This weekend, The Guardian published a story about the Haitian epidemic of sexual assault. Until now, I had no idea about the extent of the problem. Reporter Alex Renton puts together an article that I found (for the most part) to be fascinating, horrifying, compassionate and multi-layered. I consider it a must-read.
We were there to find out what, in a place whose incessant violence has meant years of neglect by government and the aid agencies, can be done to tackle a scary Aids rate, coupled with a mind-boggling ignorance about the basics of sexual health. That meant talking about sex in Haiti, and that, we soon discovered, meant talking about rape – and why rape is so horrifyingly common.
According to the United Nations’ collation of research, almost half of all the girls in Cité Soleil and the country’s other ‘conflict-zone’ slums have been raped or subjected to other sexual violence. These figures compare with those that emerge from the wars in Congo and Darfur – but this is not a country at war. Haiti is the poorest nation in the Americas, but it has a functioning democratic government, courts, police and a free press, all assisted by a three-year-old United Nations stabilisation mission that has been widely hailed as a success.
If the UN’s figures are correct, there could be some 80,000 young women in Cité Soleil – a suburb smaller than Croydon – who have been sexually assaulted. What could turn a population to such voracious and cruel abuse of itself? Annacius Duportal, an aid worker funded by Oxfam who looks after HIV-positive women in the slums, told me the answer is simple – that the stripping of the plane and the high incidence of rape were caused by the same thing. Not culture, not tradition, but poverty. ‘It is the source of all this. Poverty stops these young people from using their abilities, from fulfilling their promise. It compromises their sexuality, it forces the young women to use their sexuality so they can get money and assistance from the young men. And that has meant those who steal property seem to think it’s also acceptable to steal women.’
The obvious question, of course, is “why.”
Why is there so much rape? Rosemarie shrugs. The layout of the streets in Cité Soleil, the lack of electricity and street lighting, make the place dangerous for women. Women have to walk in the dark to get water and food. Lack of education and most important, lack of jobs. Ninety-five per cent of the young people in Cité Soleil are unemployed. ‘And the young men who are unemployed are often in gangs.’
The slums of Port-au-Prince and other Haitian cities are indeed dominated by gangs – in Cité Soleil, between 2004 and the beginning of 2007, gangs were the only authority. And the gangs do indeed use rape as a tool in their control of their districts. Some, according to a report on armed violence and women in Haiti produced for the United Nations in 2006, exist in order to rape. The report’s author, Wiza Loutis, identified teenage groups like the Vagabonds and the Chimères whose principal activity is gang-rape of young girls and adolescent women.
She found groups of older men, the Bandits, who use rape as a means to intimidate and control the local population, to punish women who will not sleep with them, or as a means of extorting money. Other reports talk of the Cannibal Armies, a pro-Aristide paramilitary group who carried out rape for political reasons. These gangs are not all male, either. Loutis writes of organised groups of adolescent lesbians who carry out rapes of young women, sometimes acting in concert with the male gangs.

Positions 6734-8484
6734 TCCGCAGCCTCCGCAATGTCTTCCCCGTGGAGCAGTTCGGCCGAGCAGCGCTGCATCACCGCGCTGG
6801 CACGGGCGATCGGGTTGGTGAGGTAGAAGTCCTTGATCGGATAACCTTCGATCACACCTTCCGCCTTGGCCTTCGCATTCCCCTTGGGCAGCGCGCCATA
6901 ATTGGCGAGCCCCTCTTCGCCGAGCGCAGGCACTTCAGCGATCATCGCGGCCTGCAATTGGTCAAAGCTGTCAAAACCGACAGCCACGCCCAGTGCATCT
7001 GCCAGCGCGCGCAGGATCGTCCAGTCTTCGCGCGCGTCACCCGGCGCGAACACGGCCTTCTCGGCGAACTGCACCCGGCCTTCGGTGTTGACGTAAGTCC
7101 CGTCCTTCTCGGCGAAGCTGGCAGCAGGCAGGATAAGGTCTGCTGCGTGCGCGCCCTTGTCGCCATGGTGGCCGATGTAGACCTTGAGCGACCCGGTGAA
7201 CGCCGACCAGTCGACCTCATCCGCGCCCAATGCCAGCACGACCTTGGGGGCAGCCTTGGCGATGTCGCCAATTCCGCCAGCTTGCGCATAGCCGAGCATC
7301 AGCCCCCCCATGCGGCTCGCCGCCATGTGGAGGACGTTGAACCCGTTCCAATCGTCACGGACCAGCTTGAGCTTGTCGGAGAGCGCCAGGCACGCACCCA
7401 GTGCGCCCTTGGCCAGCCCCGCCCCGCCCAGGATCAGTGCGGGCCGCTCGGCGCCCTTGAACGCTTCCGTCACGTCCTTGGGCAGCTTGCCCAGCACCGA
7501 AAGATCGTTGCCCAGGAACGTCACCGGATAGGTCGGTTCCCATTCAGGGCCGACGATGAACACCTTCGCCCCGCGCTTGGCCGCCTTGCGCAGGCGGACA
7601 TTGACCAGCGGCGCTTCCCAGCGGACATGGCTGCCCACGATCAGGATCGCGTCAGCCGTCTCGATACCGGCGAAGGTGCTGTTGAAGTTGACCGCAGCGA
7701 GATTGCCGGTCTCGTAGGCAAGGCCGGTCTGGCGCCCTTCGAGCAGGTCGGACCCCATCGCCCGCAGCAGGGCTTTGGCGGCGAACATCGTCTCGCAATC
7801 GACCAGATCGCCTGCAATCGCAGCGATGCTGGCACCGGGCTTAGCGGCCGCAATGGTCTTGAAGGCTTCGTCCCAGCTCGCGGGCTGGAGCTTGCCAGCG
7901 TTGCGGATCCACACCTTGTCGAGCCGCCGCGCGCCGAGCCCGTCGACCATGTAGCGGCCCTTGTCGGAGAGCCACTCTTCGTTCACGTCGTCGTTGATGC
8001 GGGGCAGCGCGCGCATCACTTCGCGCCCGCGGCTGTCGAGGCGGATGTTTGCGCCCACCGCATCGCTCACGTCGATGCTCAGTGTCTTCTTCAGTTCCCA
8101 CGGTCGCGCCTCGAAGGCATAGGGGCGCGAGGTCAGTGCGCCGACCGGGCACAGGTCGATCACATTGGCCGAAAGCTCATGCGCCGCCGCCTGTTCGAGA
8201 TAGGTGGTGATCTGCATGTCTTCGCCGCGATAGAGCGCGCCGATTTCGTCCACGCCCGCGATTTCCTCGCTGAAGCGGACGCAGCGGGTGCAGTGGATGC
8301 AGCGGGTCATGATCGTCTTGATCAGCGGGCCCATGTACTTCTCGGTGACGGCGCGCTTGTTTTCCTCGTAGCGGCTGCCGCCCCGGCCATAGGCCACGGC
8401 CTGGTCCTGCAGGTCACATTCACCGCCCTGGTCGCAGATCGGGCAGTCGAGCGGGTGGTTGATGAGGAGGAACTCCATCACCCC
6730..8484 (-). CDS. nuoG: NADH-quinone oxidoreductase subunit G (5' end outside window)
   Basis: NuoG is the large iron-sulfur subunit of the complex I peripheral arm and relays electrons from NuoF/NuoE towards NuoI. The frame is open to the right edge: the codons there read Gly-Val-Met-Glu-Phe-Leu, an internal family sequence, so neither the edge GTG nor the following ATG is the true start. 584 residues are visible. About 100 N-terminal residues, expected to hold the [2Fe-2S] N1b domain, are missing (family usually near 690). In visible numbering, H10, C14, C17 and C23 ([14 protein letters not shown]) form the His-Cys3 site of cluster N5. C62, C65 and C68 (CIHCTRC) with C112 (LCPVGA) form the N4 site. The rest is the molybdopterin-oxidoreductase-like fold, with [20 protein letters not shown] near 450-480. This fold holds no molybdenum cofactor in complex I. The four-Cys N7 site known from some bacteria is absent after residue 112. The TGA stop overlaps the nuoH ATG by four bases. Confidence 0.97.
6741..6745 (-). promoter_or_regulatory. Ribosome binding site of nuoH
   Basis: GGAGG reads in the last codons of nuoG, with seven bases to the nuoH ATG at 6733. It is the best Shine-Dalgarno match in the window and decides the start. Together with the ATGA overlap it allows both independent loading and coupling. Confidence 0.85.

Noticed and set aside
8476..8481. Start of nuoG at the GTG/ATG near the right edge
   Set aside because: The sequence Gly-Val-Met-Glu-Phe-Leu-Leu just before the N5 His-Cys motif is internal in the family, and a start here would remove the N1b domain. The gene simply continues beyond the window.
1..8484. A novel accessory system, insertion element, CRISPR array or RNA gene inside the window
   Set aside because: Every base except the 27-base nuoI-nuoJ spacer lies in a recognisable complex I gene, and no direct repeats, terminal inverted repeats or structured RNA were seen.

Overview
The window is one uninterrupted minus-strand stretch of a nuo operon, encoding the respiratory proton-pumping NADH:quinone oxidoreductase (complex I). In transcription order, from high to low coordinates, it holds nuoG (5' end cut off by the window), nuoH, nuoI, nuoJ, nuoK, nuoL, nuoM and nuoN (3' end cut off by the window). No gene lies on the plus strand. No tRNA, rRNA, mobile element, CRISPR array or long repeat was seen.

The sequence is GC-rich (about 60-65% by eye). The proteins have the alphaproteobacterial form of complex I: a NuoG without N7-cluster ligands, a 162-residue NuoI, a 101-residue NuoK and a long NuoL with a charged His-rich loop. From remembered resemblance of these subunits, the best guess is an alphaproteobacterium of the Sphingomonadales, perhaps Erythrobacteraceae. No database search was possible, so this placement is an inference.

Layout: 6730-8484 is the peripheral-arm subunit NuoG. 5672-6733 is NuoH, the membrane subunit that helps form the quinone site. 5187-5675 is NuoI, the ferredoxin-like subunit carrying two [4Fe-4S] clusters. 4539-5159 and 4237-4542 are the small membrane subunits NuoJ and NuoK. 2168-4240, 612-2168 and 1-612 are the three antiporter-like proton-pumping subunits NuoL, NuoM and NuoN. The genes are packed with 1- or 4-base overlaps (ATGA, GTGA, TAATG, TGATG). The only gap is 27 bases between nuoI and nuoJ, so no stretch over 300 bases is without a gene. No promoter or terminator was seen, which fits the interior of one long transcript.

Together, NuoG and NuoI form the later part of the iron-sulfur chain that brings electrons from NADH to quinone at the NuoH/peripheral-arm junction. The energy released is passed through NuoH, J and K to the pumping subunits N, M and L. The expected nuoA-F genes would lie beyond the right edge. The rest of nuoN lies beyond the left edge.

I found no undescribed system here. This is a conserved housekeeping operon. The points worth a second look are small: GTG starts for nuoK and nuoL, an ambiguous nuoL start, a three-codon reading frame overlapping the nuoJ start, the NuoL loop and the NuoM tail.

I have always believed that rape is a social problem, not a personal one. It’s a hard thing to do, to justifiably vilify rapists and yet simultaneously recognize that the fact that such people exist only because of cultural factors. I strongly believe that with the few exceptions of people who suffer from severe forms of psychosis, rapists are made, not born. I think that the increase in female-on-female sexual assault is testament to that, as are long-standing issues like rape as a war tool.
What I’m trying to get at is that it can be difficult to condemn systematic rape without seeming as though you are also making racist judgments about an entire population. And it can also be difficult to defend a population of men as not inherently evil without seeming as though you are forgiving the unforgivable actions that many of them take. This is why I often find it hard to write about these forms of atrocities (Darfur, Congo, etc.). The stories of the victims need to be told. But to add insult to injury, their stories are also commonly used as despicable racist fodder that only serves to provide more reasons to ignore the problem all together. I would never want to be involved in that or with anyone who is, and its a damn shame that the phenomenon can be so easy to perpetuate and exists to such a point that I would have to worry about it.
Renton briefly takes on the difficult task of trying to reconcile what he sees and knows to be true with his belief that he could never personally rape. When he says “I don’t believe that I am – as conventional feminist thinking has it – a potential rapist,” I do think that he has over-simplified our point. I also think that the descriptions of Haitian male sexuality as “bizarre” and “disturbing,” even though the mentioned practices are clearly not in the best interest of sexual health, are both unfair and highly unnecessary. I would like to point out that these are aspects of Renton’s analysis that I certainly do take issue with and am disappointed that they had to sully an otherwise very good and important article.
I feel like there should be more to say. I also feel like, sometimes, a story does speak for itself.
I am interested, though, in your thoughts on both the problem and the article itself. So: what are they?